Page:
Boeing to pay 200 mln USD to settle SEC charges on misleading investors about 737 MAX


WASHINGTON, Sept. 22 (Xinhua) -- Aviation giant Boeing will pay 200 million U.S. dollars and its former CEO will pay 1 million dollars to settle charges over misleading investors after two deadly crashes of 737 Max jetliners, the Securities and Exchange Commission (SEC) said Thursday.

The crashes of Lion Air Flight 610 in October 2018 and Ethiopian Airlines Flight 302 in March 2019 involved Boeing's 737 MAX airplane and a flight control function called the Maneuvering Characteristics Augmentation System.

According to the SEC's orders, after the first crash, Boeing and then Chief Executive Officer Dennis Muilenburg knew that system posed an ongoing airplane safety issue, but nevertheless assured the public that the 737 MAX airplane was "as safe as any that has ever flown the skies."

Later, following the second crash, Boeing and Muilenburg assured the public that there were no slips or gaps in the certification process with respect to the system, despite being aware of contrary information.

"In times of crisis and tragedy, it is especially important that public companies and executives provide full, fair, and truthful disclosures to the markets," SEC Chair Gary Gensler said in a statement.

"The Boeing Company and its former CEO, Dennis Muilenburg, failed in this most basic obligation," Gensler said. "They misled investors by providing assurances about the safety of the 737 MAX, despite knowing about serious safety concerns."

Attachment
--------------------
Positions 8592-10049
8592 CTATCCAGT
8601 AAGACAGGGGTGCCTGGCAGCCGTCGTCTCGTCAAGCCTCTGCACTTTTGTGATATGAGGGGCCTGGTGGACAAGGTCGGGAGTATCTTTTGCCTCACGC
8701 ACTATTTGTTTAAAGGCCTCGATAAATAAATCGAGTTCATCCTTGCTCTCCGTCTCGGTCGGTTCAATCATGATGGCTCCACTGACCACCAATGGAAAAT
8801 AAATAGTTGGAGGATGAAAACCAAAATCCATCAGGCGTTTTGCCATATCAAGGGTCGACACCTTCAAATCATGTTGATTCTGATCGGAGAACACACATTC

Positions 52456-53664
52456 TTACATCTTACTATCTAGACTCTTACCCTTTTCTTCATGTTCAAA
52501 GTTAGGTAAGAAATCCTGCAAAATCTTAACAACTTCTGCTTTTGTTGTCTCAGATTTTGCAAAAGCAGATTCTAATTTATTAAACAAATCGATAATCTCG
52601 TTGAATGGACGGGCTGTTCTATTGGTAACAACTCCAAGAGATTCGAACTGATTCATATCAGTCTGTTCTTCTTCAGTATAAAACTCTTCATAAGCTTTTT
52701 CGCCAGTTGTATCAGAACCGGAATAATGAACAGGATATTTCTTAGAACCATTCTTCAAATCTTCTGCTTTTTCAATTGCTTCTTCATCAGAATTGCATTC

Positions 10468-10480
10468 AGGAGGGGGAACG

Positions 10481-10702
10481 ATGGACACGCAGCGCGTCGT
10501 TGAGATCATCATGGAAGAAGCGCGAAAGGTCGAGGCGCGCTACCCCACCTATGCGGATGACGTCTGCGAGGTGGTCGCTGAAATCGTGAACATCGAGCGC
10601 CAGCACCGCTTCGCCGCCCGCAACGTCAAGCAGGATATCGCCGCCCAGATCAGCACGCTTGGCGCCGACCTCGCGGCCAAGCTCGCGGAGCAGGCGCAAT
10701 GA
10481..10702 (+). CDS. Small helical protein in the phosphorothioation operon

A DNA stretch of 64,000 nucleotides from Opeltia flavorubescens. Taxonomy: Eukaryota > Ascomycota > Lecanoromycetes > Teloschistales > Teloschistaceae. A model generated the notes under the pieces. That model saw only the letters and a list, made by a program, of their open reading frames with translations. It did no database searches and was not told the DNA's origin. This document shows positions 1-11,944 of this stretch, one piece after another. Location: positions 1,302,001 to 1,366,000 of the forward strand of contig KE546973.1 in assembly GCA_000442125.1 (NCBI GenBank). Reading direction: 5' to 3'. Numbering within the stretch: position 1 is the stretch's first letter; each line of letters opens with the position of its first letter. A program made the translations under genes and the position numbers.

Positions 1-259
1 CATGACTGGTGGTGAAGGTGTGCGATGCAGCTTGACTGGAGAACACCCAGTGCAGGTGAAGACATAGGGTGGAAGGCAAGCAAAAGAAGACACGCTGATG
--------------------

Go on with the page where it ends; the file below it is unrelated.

"Boeing and Muilenburg put profits over people by misleading investors about the safety of the 737 MAX all in an effort to rehabilitate Boeing's image following two tragic accidents that resulted in the loss of 346 lives and incalculable grief to so many families," said Gurbir S. Grewal, director of the SEC's enforcement division.

The SEC's orders against Boeing and Muilenburg find that they negligently violated the antifraud provisions of federal securities laws. Without admitting or denying the SEC's findings, Boeing and Muilenburg consented to cease-and-desist orders that include penalties of 200 million and 1 million dollars, respectively.

Boeing's commercially best seller 737 MAX was grounded globally in March 2019 in the wake of the two deadly air crashes in less than one year.

Amid growing crisis, then CEO Muilenburg resigned from his position in December 2019.

In November 2020, the U.S. Federal Aviation Administration cleared Boeing 737 Max to fly again after a 20-month grounding.

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